Jane And Prudence

Front Cover
Little, Brown Book Group, Dec 20, 2011 - Fiction - 256 pages
25 Reviews

Over the years, as Barbara Pym replaced Nancy Mitford, Georgette Heyer, even Jane Austen, as my most loved author, I devoured all her books, but JANE AND PRUDENCE remains my favourite. Even an umpteenth reading this weekend was punctuated by gasps of joy, laughter and wonder that this lovely book should remain so fresh, funny and true to life' Jilly Cooper
'The setting of this very funny novel, one of Barbara Pym's earliest, is an English village where Jane's husband is the newly appointed vicar, and where Prudence will pay Jane a visit and find herself courted by a fatuous young widower. Prudence, at twenty-nine, has achieved nothing in life but a dull research job in London and a string of dud affairs; Jane, now in her forties, was Prudence's tutor at Oxford. Jane cheerfully concedes that she is an incompetent housewife, but she hopes that the move to a rural parish may transform her into a Trollopean vicar's wife, as well as a crafty matchmaker. There are many comic complications here, as Jane learns that matchmaking has as many pitfalls as does housewifery' The New Yorker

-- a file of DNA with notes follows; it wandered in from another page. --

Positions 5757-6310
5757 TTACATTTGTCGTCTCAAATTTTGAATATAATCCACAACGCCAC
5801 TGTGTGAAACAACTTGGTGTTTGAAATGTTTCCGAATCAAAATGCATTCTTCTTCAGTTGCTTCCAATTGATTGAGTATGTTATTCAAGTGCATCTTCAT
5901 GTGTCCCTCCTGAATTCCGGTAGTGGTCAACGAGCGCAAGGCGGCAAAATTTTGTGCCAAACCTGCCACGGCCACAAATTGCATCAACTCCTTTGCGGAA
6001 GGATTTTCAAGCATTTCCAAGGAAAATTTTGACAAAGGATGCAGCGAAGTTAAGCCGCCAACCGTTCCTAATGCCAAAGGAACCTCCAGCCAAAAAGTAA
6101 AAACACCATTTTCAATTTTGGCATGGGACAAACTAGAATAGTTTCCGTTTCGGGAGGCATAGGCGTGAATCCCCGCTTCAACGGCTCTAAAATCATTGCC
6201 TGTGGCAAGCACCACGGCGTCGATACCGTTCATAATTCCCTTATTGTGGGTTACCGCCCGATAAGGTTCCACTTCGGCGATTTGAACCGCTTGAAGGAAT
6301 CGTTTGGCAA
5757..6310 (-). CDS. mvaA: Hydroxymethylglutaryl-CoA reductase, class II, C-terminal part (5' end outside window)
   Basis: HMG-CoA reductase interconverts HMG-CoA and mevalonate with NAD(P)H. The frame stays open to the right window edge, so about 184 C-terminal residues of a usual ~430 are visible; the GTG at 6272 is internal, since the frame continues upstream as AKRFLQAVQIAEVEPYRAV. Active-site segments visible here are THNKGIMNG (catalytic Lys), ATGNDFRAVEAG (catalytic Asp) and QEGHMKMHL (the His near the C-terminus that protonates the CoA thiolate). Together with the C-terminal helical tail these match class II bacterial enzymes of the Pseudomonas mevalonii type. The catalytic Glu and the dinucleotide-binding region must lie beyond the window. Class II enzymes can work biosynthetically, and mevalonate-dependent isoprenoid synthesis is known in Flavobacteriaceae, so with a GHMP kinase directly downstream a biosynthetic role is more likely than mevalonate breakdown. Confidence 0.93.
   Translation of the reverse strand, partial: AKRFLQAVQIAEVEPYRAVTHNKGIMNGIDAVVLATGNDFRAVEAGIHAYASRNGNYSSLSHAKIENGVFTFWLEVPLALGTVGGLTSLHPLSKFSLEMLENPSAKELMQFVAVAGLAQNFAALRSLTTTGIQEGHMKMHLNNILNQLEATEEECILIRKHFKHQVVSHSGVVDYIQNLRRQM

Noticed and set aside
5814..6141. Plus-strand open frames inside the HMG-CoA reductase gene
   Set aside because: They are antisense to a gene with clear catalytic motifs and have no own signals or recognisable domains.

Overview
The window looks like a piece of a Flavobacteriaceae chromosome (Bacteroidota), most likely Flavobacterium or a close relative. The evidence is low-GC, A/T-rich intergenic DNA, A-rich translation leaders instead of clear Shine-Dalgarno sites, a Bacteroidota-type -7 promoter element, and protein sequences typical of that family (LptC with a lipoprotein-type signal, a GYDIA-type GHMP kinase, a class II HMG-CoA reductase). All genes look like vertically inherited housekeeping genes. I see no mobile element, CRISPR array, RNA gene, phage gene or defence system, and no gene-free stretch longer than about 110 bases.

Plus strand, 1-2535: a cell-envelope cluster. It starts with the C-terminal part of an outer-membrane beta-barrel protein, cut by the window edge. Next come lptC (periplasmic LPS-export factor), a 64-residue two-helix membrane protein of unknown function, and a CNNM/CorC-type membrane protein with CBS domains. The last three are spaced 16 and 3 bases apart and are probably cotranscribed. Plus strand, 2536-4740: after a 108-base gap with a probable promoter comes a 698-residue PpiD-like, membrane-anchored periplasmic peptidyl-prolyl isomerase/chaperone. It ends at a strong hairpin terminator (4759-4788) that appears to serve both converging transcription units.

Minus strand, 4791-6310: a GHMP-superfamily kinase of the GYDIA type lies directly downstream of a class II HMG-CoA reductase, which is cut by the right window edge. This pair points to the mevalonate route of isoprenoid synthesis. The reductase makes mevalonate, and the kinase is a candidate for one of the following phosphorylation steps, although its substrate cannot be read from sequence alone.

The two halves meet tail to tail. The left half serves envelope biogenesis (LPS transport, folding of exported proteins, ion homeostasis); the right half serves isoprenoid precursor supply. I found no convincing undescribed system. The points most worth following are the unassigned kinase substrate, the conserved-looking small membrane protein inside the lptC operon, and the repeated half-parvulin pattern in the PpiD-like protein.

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User Review  - Herenya - LibraryThing

Jane and Prudence begins: Jane and Prudence were walking in the college garden before dinner. Their conversation came in excited little bursts, for Oxford is very lovely in midsummer, and the glimpses ... Read full review

LibraryThing Review

User Review  - laytonwoman3rd - LibraryThing

Endless cups of tea, and jumble sales, and speculations about eligible bachelors and in-fighting among the members of the church council (with the odd defection to the High side, or even *gasp* to ... Read full review

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About the author (2011)

Barbara Pym (1913-80) was born in Shropshire and educated at St Hilda's College, Oxford. When in 1977 the TLS asked critics to name the most underrated authors of the past 75 years, only one was named twice (by Philip Larkin and Lord David Cecil): Barbara Pym. Her novels are characterised by what Anne Tyler has called 'the heartbreaking silliness of everyday life'.

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